Obama’s visit brings hope to Africa

The visit of the first African-American President to Sub-Saharan Africa electrified not only Ghana but the entire continent. Coming at the heels of a G-8 summit in Italy, Obama’s visit was sending one message; that Africa stands as an integral part of the U.S. foreign policy and that Africa is “not some separate sphere” that one engages in with no relationship to the rest of the foreign policy agenda. This is clearly a new and laudable strategy that the Obama administration has brought on board, and one that Africa is bound to benefit from tremendously.

The visit of the first African-American President to Sub-Saharan Africa electrified not only Ghana but the entire continent.

Coming at the heels of a G-8 summit in Italy, Obama’s visit was sending one message; that Africa stands as an integral part of the U.S. foreign policy and that Africa is “not some separate sphere” that one engages in with no relationship to the rest of the foreign policy agenda.

This is clearly a new and laudable strategy that the Obama administration has brought on board, and one that Africa is bound to benefit from tremendously.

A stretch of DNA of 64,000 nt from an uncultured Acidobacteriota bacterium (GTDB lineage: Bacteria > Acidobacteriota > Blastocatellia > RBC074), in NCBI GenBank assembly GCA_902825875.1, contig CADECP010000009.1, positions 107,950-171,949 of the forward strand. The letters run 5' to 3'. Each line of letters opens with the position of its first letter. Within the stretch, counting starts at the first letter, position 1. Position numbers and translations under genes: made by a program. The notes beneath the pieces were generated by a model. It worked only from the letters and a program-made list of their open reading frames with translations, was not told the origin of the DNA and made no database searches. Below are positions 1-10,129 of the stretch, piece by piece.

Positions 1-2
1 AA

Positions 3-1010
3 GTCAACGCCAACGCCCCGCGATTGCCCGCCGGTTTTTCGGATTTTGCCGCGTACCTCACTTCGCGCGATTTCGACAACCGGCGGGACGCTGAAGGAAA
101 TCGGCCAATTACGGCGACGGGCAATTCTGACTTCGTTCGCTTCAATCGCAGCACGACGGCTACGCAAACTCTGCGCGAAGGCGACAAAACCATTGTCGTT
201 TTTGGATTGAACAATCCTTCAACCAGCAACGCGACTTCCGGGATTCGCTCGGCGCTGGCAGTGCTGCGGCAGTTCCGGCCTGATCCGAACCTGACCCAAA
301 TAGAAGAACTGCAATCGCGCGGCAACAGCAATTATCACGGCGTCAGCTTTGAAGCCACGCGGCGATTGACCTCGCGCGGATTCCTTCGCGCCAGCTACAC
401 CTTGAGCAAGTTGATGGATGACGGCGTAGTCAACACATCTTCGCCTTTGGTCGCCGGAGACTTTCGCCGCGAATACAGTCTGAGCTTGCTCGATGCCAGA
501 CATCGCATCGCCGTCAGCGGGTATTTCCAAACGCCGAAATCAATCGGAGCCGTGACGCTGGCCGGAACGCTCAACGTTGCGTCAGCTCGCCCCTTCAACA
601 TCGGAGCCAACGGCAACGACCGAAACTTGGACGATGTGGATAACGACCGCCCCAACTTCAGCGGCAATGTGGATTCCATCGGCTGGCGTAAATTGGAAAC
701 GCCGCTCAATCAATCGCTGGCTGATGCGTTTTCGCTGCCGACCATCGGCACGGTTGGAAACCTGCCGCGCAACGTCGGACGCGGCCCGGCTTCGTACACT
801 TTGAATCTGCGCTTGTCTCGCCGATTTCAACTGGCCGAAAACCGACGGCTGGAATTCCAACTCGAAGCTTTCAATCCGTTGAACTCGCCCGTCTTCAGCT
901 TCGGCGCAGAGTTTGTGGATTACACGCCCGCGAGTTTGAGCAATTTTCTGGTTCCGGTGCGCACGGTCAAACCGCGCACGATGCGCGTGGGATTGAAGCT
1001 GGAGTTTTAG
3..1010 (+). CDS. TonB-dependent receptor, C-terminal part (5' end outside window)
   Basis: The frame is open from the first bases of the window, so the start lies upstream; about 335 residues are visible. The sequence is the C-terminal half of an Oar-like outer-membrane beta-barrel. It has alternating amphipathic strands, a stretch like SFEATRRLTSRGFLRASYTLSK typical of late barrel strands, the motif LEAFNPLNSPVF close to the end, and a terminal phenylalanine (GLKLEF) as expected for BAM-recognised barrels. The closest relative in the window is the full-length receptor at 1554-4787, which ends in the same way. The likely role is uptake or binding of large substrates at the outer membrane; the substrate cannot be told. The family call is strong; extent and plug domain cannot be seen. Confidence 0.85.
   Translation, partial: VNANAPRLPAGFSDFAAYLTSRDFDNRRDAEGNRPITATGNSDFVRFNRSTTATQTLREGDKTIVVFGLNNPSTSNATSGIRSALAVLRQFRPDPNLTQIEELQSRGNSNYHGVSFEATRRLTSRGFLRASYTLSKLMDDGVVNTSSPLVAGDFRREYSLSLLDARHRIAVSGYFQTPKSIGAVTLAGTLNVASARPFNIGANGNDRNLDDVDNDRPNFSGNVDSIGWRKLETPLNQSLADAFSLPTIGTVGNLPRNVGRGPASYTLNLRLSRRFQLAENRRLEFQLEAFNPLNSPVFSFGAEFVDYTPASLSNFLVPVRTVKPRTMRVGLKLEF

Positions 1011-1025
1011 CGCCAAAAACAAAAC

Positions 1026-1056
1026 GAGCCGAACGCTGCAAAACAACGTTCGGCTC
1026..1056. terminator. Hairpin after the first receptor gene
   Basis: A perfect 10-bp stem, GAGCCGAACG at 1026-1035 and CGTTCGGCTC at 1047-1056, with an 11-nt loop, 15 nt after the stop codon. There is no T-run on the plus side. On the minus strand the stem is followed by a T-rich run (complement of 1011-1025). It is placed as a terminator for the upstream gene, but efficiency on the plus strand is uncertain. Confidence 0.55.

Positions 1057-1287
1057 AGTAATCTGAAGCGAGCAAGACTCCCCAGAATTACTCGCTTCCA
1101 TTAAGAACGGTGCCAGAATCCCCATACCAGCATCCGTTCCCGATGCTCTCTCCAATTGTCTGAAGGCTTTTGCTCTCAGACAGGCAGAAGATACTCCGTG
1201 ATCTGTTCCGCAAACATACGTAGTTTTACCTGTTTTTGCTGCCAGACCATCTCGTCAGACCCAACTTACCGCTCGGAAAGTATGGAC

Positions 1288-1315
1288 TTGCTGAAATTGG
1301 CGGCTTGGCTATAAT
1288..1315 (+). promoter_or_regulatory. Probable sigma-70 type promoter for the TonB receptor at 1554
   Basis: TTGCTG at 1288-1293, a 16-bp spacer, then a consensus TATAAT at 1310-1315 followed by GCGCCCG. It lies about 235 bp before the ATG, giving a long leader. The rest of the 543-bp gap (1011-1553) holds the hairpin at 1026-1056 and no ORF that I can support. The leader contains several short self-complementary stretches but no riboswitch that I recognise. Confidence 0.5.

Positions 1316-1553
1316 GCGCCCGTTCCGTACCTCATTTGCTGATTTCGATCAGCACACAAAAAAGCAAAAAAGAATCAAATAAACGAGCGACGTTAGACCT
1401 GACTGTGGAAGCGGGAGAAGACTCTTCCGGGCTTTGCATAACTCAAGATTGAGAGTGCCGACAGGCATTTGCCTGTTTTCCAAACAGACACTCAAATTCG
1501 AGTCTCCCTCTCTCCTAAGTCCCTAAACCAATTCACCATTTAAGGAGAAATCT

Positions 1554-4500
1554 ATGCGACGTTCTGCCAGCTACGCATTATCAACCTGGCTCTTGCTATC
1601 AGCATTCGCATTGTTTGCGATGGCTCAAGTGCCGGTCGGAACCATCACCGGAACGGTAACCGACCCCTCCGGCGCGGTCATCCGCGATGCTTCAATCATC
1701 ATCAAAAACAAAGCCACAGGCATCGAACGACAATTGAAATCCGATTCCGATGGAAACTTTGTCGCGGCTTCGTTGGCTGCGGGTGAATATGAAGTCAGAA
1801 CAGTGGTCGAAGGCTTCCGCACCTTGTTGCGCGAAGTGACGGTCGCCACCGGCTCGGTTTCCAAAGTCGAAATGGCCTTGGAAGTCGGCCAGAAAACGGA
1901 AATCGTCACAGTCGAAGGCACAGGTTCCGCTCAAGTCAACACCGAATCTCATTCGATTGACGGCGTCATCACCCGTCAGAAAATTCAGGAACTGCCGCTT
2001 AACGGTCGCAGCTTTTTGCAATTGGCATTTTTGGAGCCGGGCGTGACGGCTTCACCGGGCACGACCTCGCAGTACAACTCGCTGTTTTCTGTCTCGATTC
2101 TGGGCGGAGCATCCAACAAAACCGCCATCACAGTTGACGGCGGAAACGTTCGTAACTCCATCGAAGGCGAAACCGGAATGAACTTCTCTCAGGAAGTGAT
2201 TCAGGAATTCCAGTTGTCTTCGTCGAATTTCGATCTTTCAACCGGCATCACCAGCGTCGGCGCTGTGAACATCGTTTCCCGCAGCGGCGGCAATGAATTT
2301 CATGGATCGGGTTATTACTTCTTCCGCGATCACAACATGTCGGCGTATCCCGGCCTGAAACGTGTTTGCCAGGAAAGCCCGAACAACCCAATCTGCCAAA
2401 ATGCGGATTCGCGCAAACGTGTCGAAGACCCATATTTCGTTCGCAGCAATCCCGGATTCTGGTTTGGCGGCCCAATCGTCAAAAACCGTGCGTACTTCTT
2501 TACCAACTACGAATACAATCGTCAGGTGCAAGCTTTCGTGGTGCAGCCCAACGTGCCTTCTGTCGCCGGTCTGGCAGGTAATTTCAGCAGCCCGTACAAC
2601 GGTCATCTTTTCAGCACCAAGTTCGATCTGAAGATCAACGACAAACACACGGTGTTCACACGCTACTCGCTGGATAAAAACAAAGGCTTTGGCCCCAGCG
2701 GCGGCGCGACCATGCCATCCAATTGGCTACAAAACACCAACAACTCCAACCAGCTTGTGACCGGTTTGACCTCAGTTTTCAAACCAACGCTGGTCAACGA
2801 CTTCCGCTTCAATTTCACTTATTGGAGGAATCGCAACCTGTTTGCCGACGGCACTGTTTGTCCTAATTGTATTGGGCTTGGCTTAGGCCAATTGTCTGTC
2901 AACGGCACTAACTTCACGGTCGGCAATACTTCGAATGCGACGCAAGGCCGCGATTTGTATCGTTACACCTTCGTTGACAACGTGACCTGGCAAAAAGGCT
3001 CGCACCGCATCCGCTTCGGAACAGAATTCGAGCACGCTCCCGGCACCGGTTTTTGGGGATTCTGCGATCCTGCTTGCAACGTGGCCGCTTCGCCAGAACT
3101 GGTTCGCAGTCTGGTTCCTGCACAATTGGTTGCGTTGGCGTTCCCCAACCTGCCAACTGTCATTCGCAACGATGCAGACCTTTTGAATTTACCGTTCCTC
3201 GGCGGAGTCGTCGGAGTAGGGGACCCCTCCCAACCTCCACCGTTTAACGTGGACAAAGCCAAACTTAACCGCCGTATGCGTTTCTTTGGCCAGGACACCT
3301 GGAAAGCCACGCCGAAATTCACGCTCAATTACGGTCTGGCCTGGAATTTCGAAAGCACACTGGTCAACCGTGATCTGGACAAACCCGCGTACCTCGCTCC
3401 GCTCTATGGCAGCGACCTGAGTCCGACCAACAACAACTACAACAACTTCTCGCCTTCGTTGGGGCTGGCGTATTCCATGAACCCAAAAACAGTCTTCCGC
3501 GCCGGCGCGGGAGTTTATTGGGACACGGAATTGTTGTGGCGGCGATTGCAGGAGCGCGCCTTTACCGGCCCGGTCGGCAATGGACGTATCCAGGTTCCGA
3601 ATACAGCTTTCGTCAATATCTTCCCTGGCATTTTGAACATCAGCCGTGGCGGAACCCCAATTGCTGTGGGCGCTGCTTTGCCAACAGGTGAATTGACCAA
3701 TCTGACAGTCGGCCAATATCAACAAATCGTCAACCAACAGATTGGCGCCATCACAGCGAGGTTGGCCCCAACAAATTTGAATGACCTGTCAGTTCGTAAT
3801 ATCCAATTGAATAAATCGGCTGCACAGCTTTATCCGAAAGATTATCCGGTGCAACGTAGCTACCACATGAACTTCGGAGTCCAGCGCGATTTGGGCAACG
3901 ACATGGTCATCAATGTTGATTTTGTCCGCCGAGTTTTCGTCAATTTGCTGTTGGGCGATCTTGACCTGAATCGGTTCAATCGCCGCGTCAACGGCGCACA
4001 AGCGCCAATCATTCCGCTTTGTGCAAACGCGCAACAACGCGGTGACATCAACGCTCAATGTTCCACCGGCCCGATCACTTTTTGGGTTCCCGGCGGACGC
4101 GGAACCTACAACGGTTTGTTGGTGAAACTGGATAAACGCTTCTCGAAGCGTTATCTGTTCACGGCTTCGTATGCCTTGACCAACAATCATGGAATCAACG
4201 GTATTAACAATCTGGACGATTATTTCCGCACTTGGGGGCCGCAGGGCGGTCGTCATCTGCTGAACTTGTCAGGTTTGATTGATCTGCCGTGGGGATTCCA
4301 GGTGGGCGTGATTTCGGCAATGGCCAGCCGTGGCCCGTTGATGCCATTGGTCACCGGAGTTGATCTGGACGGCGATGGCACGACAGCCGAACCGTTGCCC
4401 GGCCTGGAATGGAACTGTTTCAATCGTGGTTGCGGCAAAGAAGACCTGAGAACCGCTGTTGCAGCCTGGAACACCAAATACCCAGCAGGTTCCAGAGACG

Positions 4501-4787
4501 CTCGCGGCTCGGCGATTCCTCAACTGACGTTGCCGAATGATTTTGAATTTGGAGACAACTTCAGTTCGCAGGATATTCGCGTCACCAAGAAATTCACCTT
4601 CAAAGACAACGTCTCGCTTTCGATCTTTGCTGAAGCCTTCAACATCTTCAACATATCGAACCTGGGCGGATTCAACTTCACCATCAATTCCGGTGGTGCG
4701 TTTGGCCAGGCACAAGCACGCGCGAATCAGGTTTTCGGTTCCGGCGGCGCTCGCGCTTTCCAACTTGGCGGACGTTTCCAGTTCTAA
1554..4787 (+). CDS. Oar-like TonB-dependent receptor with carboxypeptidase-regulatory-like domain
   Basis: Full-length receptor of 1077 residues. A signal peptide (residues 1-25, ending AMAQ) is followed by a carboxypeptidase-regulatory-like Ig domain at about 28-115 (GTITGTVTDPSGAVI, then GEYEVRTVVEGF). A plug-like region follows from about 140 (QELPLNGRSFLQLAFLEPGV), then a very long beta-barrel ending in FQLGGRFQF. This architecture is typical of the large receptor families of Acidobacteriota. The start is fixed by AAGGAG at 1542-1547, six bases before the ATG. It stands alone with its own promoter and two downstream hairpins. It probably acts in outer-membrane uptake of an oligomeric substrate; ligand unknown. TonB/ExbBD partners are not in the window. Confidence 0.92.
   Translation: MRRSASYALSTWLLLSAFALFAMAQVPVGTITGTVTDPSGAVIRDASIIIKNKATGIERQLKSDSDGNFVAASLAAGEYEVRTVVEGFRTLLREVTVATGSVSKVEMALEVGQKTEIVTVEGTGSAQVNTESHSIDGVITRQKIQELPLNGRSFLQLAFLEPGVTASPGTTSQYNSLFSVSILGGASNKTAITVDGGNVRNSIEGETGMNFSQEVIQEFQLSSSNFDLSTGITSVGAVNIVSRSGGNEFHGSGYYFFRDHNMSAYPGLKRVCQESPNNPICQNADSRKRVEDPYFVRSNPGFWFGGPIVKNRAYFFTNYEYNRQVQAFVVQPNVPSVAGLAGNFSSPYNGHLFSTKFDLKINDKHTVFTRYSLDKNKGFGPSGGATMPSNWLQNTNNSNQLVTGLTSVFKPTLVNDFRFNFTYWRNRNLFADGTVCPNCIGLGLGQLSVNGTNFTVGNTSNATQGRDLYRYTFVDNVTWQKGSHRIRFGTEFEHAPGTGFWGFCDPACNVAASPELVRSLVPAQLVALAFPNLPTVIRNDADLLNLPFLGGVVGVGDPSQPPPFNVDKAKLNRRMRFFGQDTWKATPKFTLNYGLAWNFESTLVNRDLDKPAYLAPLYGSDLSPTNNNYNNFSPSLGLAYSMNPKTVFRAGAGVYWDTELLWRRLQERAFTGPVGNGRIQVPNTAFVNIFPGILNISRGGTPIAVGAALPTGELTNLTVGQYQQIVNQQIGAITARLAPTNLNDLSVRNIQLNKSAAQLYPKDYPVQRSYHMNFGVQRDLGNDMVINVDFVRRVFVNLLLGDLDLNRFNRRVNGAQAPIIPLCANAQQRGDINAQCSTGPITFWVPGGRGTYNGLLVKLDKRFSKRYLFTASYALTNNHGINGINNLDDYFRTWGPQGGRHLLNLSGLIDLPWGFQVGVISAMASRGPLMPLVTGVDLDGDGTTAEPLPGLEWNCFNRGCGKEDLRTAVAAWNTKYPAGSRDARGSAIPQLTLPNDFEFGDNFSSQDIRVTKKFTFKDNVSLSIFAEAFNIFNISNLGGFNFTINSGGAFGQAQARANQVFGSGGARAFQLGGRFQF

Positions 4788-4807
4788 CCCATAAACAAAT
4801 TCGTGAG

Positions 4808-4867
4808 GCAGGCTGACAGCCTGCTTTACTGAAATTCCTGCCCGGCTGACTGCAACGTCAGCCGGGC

Often, Africa’s fate is left to the mercy of the mighty rich nations, who at such summits like the G8, prefer to draft resolutions packed with empty promises of increased aid. In short, Africa’s role in contributing to issues of global interest has always been relegated to the back stage.

Obama’s first visit to Sub-Saharan Africa reflects a new commitment in Washington to see this impoverished continent uplifted from the misery it has always been known for.

He had a stern message for Africa’s leadership. He said Africa’s future lies in the hands of Africans themselves. To build a prosperous future, Obama said Africa needs to shed corruption and tyranny and take on poverty and disease.

He told African leaders that no country was going to create wealth if its leaders exploit the economy to enrich themselves.

“No business wants to invest in a place where the government skims 20 percent off the top, or the head of the port authority is corrupt. No person wants to live in a society where the rule of law gives way to the rule of brutality and bribery. That is not democracy that is tyranny, and now is the time for it to end.”

Obama is willing to work with nations on the continent that have embraced the true values of democracy.

He’s willing to help African governments with commendable credentials of good governance and clear strategies on eliminating poverty.

Simply put, he wants a change on the continent of his kith and kin.

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